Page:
Are you sure about this? I read different things about this online. One place says the only fully mechanical Pentax 6x7 is the non-MLU version. The 6x7mlu, 67, and 67ii use a solenoid for the MLU. Other places say there are no fully mechanical versions. Man. The Pentax 6x7 is my ideal camera, honestly. I've known my own Pentax to be a robust camera, and I'd like the same experience for MF.
Originally Posted by amsp
I agree, for the most part. Portability is extremely important to me. However, I typically make lens decisions before I leave the house—depending on where I'm going and the kind of pictures I want to take that day. If it doesn't fit on my hip or in my bag (which I carry everywhere), then it doesn't come with me. Even still, I'll consider the Rolleicord if I come across one for the right price.
Originally Posted by summicron1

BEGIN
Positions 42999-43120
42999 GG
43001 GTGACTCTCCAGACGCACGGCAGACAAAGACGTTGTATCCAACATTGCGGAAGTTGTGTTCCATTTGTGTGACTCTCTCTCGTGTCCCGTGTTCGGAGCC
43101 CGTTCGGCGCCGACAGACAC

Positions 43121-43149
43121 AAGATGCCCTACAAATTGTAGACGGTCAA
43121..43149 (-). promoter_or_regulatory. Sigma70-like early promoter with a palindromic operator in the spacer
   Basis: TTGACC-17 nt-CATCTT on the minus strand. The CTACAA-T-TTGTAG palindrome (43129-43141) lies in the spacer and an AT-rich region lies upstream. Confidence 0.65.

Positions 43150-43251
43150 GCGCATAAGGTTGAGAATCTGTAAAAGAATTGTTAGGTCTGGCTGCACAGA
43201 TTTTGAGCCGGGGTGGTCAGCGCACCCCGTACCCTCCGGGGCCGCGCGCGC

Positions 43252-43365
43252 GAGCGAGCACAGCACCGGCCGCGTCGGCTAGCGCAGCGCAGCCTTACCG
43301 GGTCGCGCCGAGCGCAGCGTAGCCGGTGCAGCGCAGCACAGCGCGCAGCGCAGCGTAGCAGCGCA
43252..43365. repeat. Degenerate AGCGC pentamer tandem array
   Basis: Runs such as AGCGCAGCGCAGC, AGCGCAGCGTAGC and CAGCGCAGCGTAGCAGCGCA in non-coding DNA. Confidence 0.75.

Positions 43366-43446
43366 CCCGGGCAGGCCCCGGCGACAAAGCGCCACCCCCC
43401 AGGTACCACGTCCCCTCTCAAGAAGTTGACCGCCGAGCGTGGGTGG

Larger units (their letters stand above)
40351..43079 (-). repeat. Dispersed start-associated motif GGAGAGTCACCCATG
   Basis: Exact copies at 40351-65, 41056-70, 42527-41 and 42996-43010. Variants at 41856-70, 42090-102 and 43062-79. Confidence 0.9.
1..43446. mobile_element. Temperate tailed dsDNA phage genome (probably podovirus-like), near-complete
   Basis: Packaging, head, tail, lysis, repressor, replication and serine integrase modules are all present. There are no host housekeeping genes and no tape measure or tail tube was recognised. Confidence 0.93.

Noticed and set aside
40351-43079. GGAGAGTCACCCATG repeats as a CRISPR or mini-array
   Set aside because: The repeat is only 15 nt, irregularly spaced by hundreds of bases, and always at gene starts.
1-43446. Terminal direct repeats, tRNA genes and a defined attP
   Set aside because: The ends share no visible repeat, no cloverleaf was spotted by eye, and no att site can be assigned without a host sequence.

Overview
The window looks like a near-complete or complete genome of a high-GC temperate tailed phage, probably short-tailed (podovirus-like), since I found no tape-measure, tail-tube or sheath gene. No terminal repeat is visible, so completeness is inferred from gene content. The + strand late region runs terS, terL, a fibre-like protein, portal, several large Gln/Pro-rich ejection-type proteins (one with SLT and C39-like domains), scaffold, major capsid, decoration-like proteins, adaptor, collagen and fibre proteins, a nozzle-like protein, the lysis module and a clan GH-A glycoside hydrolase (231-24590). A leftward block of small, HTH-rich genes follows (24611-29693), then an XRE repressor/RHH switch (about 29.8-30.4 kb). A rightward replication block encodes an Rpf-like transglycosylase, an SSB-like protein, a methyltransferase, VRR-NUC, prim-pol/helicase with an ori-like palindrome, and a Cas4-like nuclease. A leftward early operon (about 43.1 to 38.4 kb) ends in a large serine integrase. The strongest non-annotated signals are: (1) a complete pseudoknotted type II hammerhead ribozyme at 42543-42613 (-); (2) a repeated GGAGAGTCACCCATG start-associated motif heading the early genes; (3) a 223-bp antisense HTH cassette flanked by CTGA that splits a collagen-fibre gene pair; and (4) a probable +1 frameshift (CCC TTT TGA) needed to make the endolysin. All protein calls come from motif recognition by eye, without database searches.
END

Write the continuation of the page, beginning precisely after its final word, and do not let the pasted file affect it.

Last edited by keyofnight; 09-10-2012 at 05:01 PM. Click to view previous post history.
My only experience has been replacing bellows on GS645 Pro, their quality is on par (if not worse) than that of the (in)famous Agfa Isolette / Record. Not bad, but not my cup of tea either. It requires battery (like you, I prefer mechanical cameras, for the simple reason that I know how to fix them, not so with electronic components)
Originally Posted by keyofnight
This may help, then
Originally Posted by keyofnight
Last edited by jnoir; 09-10-2012 at 06:13 PM. Click to view previous post history.
I'm thinking all versions of the pentax 67 require a battery and film loaded to operate but they are a tank . I will disclose my partiality to pentax it's my brand of choice.I use afilm kx and 645, the only reason I got the 645 over a 67 is I got it at about 1/2 the price of a decent 67.The fact the 645 needs 6 aa batteries to operate is no more an issue than the sr44 battery in the kx . I look at it this way 6 aa's take up the same room as 2 rolls of 120 if I don't have spare batteries the 2 more rolls of film are not going to be any use anyway. Having owned a rangefinder form the FSU as a rule i would not depend on anything made in the former soviet union to work reliably.Sometimes they do sometimes they don't pay your money and take your chances.